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Thread: Movies Seen the Second (or more) Time Around

  1. #46
    Custom Title CoyoteChris's Avatar
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    Good Grief, iluvtodd, we have to get you away from the TV!!!!
    Harvey is an excellent movie and changed my life and my perception on how to succeed.
    Phantom of the Opera along with the extras on how it and the play were made
    Kiera Knightly P and P and any other Jane Austen Movie. I am going to tie up the producers of DA and make them watch it and learn about happy endings.
    The Right Stuff...cause I am a pilot.
    The Untouchables..Kevin Costner...hate the violence but the music is great and I like the actors and I wanna believe that good will triumph over evil in the fight against gangs....

    Quote Originally Posted by iluvtodd View Post
    I haven't mentioned this one yet, but I October Sky. A friend recommended it to us, and I've recommended it to others in turn.

  2. #47
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    The Right Stuff is a wonderful epic, I agree. The one thing I don't completely love about it is its depiction of Lyndon Johnson. They make him look like a fool, and actually, he was instrumental in keeping the space program going. But otherwise, what a splendid story, and what an amazing panoply of actors. I love that an actor named Glenn (Scott Glenn) played Alan Shepard, and an actor named Shepard (Sam, that is) played Chuck Yeager. I gather several actors at least were chosen for their resemblance to the original astronauts--certainly Scott Glenn and Ed Harris were--but they were also incredibly good actors. And, being a sucker for music, I was wowed by the sound track (I think by Bill Conti). I love that entire ending sequence, with the polonaise rhythm. It gets me every time.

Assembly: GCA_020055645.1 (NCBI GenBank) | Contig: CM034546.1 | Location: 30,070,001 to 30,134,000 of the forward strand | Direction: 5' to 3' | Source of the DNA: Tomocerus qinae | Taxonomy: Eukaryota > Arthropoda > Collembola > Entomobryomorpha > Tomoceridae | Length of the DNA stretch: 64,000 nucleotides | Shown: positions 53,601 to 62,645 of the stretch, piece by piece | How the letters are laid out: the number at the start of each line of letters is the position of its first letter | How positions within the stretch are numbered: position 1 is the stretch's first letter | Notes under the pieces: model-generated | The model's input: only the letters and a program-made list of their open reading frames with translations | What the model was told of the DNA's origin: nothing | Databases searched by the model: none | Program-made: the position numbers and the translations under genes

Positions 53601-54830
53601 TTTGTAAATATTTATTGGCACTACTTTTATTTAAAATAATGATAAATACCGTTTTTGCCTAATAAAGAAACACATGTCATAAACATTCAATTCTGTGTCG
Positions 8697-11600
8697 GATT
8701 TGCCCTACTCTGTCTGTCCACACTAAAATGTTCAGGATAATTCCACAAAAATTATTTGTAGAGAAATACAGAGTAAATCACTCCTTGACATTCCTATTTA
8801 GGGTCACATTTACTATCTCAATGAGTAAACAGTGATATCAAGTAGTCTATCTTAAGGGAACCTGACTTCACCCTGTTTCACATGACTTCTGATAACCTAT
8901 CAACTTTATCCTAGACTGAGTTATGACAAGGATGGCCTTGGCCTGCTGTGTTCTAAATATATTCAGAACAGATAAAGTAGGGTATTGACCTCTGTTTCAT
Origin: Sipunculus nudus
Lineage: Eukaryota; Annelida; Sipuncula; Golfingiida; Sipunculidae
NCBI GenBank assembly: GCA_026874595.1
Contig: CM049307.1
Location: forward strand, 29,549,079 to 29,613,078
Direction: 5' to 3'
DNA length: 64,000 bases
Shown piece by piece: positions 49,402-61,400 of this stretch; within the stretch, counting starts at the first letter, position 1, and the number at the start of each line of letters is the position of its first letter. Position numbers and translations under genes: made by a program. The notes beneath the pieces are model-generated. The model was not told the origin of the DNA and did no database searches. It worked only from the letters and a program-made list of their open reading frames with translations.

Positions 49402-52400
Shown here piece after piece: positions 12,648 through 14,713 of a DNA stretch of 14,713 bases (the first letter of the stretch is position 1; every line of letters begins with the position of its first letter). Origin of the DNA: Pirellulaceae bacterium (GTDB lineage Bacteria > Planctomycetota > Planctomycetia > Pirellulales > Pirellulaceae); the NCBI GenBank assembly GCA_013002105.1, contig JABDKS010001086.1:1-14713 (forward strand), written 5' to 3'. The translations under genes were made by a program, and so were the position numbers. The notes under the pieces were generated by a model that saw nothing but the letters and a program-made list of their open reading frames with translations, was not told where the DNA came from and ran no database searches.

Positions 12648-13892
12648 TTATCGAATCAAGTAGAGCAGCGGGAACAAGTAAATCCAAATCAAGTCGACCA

https://www.youtube.com/watch?v=8Bu2wm0Z7yM

    I feel pretty much the way you do about The Untouchables. It is a moment when good overcomes evil. Kevin Costner always does a great job of portraying unyielding decency.

    The Keira Knightley P and P kind of gets overshadowed by the BBC TV one with Jennifer Ehle and Colin Firth, and that's too bad. Knightley is a fine actress, and it's very energetic. I agree that Downton Abbey has gotten way too soapy and should take lessons from Austen. By the way, have you ever seen Becoming Jane, a semi-historical tale based on a hint of an incident early in Jane Austen's life? Anne Hathaway is a wonderful Jane, and her suitor (a man who really lived and who apparently did know her) is played by James McAvoy, who is a marvelous actor.